STA101 Introduction to Statistics Assignment 4

Tags: adult height, Wadsworth Cengage Learning, Greg Mankiw, Universitat Pompeu Fabra, Edoardo Fencho Camille, Eastern Economic Journal, Hodges Harbrace Handbook, Europe, L Gray, Economical Writing, Barcelona, Quintana-Domeque, women, Laetitia Konga, group members, homework assignments, STA101 Introduction to Statistics, working paper, TI-84, Due date, APA Style, Charles Julia Jonathan Julien, References Bullock, points, point, data distribution
Content: STA101 Introduction to Statistics Assignment 2 Luc Hens October 2, 2017 1 Due date Due on Friday 6 October 2017 [postponed to Wednesday 18 October 2017] at the beginning of class. Start in time. If you run into trouble, ask me for help (that's what Office Hours are for). 2 Objectives The objectives of this assignment are: ­ to let you locate an article in a scholarly journal via the library web site; ­ to let you use the normal approximation to make statements about a data set for which you know only that it has a bell-shaped distribution and a given average and standard deviation; ­ to let you use the TI-84 calculator to compute normal approximations to a data distribution; ­ to let you practice writing a clear and concise report describing your sources, the data manipulations you performed, and the results you obtained. 3 Details You can do the homework assignments individually or (preferably) in groups of two. If you work in group, both group members should contribute equally to each of the assignments. Both group members should carefully proofread the paper before its is submitted, and both group members are responsible for the quality of the entire paper. If you have problems co-operating with your partner, let me know immediately. Start by reading: ­ Chapter 5 from Freedman et al. (2007); ­ the section on APA Style from the textbook from your Critical Think- ing and Academic Writing courses (Bullock et al., 2014, pp. 158­191). Alternatively, you can use Kirszner and Mandell (2011, chapter 35, pp. 236­263) or Glenn et al. (2004, pp. 652­679); 1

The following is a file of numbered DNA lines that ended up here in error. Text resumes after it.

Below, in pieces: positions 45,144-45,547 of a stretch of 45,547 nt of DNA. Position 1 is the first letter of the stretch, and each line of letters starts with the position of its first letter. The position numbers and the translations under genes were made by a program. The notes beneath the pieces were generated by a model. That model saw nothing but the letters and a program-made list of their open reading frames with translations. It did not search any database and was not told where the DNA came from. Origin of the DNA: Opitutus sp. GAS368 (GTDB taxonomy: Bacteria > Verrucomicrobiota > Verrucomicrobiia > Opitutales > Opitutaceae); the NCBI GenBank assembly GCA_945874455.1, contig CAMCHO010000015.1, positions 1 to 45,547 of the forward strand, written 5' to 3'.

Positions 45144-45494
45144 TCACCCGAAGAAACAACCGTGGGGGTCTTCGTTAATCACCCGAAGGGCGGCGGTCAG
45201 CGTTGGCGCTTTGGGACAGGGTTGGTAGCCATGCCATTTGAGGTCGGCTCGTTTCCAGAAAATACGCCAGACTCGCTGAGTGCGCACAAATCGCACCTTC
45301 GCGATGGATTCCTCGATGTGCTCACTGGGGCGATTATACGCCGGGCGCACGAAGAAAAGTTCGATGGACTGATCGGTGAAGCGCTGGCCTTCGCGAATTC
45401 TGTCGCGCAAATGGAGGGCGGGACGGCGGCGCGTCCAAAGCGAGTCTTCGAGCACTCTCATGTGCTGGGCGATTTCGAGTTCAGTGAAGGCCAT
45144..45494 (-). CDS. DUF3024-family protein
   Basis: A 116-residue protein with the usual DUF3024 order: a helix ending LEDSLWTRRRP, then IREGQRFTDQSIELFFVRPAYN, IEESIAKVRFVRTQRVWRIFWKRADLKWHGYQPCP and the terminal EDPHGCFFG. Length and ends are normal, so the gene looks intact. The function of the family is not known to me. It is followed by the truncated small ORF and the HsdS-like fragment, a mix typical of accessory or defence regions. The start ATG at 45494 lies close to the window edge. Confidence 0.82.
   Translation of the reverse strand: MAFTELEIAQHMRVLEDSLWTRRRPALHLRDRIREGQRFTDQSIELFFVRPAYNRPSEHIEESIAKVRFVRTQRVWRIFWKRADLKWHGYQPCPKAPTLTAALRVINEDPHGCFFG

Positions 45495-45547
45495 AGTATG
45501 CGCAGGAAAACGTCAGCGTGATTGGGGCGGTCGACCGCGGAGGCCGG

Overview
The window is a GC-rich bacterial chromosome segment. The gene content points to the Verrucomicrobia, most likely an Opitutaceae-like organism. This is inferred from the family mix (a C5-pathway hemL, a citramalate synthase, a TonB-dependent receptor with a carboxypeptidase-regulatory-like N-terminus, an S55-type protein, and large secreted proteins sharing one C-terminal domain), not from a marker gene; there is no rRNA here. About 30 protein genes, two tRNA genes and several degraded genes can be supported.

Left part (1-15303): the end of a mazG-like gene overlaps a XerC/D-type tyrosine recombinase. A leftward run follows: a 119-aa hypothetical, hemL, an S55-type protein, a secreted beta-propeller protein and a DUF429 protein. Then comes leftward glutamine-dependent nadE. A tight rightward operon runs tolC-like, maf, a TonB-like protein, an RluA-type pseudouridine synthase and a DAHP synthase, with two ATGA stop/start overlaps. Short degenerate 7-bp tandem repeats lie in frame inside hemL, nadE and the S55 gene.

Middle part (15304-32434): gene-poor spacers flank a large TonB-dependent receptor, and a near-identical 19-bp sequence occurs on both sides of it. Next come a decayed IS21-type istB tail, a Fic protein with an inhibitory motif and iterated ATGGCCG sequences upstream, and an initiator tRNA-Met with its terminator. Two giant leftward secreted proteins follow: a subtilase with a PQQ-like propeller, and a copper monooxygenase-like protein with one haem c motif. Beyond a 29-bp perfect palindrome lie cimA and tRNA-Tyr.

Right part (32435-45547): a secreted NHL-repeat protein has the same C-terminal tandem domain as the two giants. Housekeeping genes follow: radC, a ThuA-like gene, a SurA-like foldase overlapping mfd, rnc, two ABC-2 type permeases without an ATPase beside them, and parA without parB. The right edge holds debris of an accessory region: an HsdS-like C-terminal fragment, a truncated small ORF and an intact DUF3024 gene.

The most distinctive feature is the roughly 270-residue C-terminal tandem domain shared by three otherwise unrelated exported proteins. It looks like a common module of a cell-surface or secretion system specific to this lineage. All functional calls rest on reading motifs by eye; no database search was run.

­ the rules for written work ( work.html);
­ my document on how to typeset math with a word processor (http://; ­ McCloskey on writing well (McCloskey, 1999) (;
­ Mankiw on writing well (Mankiw, 2006), (http://gregmankiw.blogspot. be/2006/10/how-to-write-well.html);
Download the pdf and the Microsoft Word-formatted (.doc) files with an example of how the paper should be formatted: Use the Microsoft Word-formatted (.doc) file as a template, that is: save the file as STA101-assignment-2.doc, and write your text over the existing text using your favorite word processor. These are the countries by group:
Marvin Alicia, Alfred Emilie, Dea Jeroen, Brandon Jennifer, Edoardo Fencho Camille, Biram Alexander, Louis-Alexandre Sґebastien Claudia, Laetitia Konga, Charles Julia Jonathan Julien, Harold Diego Max Arnold
Austria Belgium Denmark Finland Greece Ireland Italy Portugal Spain Sweden Austria Belgium Denmark Finland Greece Ireland Italy
women born in 1952 women born in 1954 women born in 1956 women born in 1960 women born in 1964 women born in 1968 women born in 1972 women born in 1952 women born in 1956 women born in 1960 women born in 1964 women born in 1968 women born in 1972 women born in 1976 women born in 1980 women born in 1972 women born in 1976
If you change groups, make sure no two groups use the same country, gender, and year. The data sources are Garcia and Quintana-Domeque (2007a) and Garcia and Quintana-Domeque (2007b). The descriptive statistics you need are in the appendices. Locate Garcia and Quintana-Domeque (2007a) by going to the VUB library web site: Follow the links: Journal articles VUB ejournals: search via catalogue. Enter the journal title in the search window. In the search results follow the link to the electronic version of the journal. A new window opens for the electronic version of the